This weekend the Earth will pass through the dust of Hailey's Comet's tail, which produces the Eta Aquarid meteor shower. However, the supermoon is also this weekend, and it will likely interfere with the viewing of the meteor's during their peak.
The supermoon 2012 is the largest full moon of the year, and it is a lot of fun to see hanging so huge in the sky. You can check it out on Cinco de Mayo at 11:35 p.m. EDT. It really is too bad that two such interesting cosmic events will occur this weekend, but even so, there should be lots to look at even if the meteors don't shine through as a result of the especially large moon.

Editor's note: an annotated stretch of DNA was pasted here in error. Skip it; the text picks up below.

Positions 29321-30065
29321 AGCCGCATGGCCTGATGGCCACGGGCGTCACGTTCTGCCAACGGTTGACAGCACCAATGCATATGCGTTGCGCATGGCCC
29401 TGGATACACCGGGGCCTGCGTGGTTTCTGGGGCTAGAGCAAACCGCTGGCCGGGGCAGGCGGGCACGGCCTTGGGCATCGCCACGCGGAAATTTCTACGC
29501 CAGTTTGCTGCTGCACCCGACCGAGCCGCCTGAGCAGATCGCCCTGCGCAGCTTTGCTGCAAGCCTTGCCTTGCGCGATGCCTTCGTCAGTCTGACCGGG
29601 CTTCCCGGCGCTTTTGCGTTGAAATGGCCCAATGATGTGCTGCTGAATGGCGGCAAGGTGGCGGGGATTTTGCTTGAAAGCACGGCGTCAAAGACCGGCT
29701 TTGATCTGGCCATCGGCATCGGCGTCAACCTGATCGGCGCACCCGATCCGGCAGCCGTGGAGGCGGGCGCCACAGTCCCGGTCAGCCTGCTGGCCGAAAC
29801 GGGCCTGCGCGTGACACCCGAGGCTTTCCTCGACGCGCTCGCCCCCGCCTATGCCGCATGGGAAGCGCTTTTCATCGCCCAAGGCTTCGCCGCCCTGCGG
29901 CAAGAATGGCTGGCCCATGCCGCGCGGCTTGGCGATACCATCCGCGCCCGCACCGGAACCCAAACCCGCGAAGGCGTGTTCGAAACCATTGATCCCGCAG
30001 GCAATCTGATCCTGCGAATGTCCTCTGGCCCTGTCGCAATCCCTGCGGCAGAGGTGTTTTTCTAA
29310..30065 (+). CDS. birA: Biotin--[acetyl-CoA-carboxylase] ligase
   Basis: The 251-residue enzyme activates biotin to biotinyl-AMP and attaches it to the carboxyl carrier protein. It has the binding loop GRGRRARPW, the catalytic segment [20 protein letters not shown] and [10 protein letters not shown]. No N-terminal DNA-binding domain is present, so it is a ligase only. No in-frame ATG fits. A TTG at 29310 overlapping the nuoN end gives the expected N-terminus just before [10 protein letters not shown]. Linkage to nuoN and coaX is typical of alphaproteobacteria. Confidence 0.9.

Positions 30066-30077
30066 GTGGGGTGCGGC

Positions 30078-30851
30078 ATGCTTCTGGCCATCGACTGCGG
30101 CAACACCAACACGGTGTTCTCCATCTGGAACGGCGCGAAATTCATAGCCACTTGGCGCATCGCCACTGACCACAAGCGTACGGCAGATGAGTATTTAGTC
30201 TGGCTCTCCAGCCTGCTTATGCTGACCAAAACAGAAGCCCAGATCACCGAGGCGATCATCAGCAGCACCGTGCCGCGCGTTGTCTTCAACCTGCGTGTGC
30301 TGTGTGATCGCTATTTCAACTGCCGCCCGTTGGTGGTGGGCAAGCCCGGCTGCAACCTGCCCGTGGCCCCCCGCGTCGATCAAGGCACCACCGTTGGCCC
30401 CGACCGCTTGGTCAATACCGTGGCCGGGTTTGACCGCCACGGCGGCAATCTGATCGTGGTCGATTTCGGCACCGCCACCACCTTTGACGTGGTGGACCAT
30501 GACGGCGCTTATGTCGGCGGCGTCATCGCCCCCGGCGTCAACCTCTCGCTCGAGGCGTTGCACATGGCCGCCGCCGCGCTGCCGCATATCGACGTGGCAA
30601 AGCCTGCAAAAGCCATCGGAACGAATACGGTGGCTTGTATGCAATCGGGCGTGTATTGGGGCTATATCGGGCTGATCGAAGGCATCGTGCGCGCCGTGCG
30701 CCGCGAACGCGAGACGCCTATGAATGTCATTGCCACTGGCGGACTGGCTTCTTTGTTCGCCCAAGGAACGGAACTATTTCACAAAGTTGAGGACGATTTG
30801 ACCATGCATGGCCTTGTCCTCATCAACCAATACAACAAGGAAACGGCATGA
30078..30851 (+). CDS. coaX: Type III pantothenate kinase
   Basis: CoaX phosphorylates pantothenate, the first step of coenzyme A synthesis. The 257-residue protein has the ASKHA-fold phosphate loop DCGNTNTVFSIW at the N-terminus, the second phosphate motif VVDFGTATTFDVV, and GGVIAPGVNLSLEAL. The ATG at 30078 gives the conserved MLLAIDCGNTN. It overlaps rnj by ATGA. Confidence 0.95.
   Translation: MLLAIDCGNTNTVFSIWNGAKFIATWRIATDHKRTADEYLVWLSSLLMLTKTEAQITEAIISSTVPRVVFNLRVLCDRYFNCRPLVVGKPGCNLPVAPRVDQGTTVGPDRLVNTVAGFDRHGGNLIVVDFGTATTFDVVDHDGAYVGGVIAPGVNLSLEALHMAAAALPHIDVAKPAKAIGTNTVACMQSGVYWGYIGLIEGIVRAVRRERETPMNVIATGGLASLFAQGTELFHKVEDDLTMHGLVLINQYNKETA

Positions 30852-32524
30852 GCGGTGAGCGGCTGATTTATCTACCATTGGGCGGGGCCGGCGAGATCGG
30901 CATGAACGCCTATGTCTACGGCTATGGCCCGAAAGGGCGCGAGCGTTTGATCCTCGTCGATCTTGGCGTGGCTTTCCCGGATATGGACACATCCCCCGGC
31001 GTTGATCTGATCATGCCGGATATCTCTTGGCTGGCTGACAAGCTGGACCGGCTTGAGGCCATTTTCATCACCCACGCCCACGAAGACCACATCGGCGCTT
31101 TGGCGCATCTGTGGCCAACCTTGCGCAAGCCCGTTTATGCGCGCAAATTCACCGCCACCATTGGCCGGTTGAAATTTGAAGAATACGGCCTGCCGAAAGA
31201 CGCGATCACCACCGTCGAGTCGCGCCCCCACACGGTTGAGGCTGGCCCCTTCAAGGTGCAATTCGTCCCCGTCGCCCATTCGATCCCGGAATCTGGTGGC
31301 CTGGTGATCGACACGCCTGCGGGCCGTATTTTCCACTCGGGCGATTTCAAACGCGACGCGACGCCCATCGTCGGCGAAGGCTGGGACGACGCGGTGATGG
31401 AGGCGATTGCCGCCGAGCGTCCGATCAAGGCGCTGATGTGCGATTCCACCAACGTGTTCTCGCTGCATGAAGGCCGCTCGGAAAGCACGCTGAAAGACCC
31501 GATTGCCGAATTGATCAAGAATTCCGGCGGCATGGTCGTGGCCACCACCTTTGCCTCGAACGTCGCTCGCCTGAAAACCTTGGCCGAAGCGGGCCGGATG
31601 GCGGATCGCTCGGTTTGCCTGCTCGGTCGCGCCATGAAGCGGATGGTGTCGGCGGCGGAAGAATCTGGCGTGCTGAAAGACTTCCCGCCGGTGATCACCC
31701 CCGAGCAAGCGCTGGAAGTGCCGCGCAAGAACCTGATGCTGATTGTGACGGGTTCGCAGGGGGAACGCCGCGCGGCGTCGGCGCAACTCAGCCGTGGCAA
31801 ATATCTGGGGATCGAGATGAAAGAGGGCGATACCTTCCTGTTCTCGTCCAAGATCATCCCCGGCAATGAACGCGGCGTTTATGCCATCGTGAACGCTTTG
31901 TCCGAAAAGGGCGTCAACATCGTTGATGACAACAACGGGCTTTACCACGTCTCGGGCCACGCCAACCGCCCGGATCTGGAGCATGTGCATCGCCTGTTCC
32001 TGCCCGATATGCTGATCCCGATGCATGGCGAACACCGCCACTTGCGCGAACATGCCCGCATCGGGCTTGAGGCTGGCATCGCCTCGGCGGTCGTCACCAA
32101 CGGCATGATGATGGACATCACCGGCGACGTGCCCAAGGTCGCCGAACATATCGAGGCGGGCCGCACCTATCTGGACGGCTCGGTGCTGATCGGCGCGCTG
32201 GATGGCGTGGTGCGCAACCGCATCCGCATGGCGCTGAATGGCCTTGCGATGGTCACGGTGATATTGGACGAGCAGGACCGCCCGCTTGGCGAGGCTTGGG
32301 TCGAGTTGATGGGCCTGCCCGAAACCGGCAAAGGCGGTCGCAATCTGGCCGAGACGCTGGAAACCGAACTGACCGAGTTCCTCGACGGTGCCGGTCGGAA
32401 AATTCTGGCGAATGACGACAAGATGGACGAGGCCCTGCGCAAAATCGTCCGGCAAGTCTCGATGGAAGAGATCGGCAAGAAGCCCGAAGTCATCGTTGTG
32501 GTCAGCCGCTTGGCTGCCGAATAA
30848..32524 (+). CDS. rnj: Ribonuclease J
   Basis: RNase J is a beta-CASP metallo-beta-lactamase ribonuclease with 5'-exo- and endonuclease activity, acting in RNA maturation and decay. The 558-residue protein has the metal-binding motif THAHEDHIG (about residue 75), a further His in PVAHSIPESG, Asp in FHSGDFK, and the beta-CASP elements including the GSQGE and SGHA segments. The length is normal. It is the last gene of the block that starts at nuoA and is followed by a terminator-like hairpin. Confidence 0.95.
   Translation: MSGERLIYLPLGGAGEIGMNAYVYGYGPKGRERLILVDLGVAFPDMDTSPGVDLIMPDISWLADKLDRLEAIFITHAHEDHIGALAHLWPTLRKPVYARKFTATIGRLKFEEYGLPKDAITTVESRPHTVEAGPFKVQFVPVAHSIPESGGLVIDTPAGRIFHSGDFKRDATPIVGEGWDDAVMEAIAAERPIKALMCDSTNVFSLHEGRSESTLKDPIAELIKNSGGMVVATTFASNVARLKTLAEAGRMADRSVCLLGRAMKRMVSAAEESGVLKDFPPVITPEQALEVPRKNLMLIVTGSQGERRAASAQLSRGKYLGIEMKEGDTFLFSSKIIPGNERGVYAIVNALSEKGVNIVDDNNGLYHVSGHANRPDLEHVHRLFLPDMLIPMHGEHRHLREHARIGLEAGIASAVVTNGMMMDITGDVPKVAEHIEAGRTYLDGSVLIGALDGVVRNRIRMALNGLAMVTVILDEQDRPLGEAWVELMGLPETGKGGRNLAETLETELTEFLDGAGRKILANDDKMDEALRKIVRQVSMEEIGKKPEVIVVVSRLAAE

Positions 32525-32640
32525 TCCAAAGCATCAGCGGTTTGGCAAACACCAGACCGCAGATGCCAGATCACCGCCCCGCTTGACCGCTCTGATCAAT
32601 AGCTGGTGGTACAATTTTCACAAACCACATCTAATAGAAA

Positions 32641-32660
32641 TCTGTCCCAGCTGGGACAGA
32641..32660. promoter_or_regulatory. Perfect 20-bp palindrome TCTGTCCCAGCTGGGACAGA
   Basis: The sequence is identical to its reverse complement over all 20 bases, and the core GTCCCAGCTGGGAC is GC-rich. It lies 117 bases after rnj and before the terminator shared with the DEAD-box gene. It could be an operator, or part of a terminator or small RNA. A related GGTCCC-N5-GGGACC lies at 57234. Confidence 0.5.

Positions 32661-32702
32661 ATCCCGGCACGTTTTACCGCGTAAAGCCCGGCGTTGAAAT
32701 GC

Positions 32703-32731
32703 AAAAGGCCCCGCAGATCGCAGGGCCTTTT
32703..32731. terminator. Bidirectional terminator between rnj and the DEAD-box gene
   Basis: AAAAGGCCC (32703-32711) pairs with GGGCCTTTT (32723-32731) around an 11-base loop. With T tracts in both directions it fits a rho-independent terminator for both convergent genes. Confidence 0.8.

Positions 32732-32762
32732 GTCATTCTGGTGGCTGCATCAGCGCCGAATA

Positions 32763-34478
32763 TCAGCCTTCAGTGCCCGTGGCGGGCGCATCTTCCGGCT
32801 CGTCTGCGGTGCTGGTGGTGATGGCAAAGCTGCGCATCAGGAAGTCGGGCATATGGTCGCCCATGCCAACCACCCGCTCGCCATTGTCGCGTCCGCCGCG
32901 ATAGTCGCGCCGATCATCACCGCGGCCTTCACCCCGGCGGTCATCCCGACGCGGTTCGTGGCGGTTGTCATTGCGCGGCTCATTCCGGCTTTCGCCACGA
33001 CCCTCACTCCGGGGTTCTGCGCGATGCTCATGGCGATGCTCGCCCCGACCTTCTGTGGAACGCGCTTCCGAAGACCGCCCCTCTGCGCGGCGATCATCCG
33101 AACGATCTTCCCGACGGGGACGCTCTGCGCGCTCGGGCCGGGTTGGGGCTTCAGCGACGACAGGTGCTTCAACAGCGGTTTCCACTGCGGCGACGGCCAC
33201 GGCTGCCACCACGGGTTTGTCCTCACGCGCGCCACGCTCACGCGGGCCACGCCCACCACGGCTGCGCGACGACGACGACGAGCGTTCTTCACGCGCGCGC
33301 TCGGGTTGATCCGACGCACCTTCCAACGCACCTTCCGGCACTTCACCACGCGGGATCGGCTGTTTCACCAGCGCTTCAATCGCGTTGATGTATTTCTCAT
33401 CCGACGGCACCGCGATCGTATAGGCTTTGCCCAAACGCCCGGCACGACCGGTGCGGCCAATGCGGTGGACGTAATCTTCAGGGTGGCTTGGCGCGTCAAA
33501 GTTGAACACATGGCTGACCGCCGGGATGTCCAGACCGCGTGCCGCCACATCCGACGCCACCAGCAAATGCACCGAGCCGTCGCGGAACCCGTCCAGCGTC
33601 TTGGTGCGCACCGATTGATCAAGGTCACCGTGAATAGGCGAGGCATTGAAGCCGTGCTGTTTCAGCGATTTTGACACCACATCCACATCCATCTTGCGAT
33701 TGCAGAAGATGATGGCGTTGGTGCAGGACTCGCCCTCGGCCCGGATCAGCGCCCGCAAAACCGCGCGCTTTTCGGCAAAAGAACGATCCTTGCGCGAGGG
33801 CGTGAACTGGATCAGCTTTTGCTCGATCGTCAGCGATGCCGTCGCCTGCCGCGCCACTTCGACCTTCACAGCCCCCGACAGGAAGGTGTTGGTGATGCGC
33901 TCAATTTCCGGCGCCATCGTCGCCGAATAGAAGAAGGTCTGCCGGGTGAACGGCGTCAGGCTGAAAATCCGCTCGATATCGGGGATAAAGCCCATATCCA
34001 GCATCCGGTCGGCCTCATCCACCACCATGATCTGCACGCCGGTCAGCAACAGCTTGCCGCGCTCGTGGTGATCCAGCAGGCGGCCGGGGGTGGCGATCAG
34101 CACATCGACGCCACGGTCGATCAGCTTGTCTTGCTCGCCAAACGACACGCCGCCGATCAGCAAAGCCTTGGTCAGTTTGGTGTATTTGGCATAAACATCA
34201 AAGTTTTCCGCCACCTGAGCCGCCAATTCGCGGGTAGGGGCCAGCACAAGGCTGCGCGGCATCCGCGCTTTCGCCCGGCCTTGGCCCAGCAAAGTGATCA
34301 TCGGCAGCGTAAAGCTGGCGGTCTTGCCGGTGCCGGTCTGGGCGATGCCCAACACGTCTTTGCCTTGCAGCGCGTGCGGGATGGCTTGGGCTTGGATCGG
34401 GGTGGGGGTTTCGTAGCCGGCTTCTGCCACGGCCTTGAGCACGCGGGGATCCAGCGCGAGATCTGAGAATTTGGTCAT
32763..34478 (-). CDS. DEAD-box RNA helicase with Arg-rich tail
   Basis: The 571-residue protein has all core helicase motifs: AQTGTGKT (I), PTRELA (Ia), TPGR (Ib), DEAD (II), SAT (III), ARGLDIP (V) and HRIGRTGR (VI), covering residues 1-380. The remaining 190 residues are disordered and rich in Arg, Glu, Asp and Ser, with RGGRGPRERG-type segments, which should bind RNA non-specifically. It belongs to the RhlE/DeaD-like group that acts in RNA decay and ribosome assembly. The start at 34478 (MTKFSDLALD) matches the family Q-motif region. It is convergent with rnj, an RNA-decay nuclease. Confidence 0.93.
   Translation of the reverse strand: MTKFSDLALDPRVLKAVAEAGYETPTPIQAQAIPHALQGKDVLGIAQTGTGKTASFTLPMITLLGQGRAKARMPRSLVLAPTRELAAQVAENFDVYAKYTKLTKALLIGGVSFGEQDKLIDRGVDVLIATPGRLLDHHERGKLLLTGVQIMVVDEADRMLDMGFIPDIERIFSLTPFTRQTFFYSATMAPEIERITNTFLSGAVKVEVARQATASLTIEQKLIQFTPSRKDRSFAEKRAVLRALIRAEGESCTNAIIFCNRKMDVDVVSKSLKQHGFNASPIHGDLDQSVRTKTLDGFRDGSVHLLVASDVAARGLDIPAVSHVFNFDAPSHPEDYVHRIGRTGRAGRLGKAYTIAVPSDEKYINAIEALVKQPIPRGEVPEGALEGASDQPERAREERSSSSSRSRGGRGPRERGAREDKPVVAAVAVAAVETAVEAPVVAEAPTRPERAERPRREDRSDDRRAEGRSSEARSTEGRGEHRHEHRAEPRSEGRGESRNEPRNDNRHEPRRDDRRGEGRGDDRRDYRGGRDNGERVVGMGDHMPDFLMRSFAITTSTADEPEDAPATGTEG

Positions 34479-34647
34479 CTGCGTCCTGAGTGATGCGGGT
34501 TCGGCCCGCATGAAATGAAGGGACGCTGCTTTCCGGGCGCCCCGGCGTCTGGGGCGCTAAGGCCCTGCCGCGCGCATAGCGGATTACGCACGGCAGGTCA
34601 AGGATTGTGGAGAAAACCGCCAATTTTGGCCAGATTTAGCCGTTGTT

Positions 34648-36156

On Saturday night, the moon will be a mere 221,802 miles, which is the closest it will be this year. That is what causes this perigee moon. The moon will seem 14 percent larger and 30 percent brighter than the other full moons during 2012, so it will be noticeable even if you aren't really looking.
Bill Cooke of the Marshall Space Flight Center said, "Our fireball cameras have already detected four bright ones. So I would say that the odds are pretty good that folks can see a bit of Halley's Comet over the next few days, if they care to take the time to look. They will be the big and bright ones, fewer in number with a rate of just a few per hour, but they will be there."
If you do plan to view the meteor shower, just be aware of the supermoon, and be patient. It seems like you will get to see two exciting things in the night sky this weekend. There could be as many as 60 meteors per hour overnight on May 5. Will you be outside viewing on Cinco de Mayo?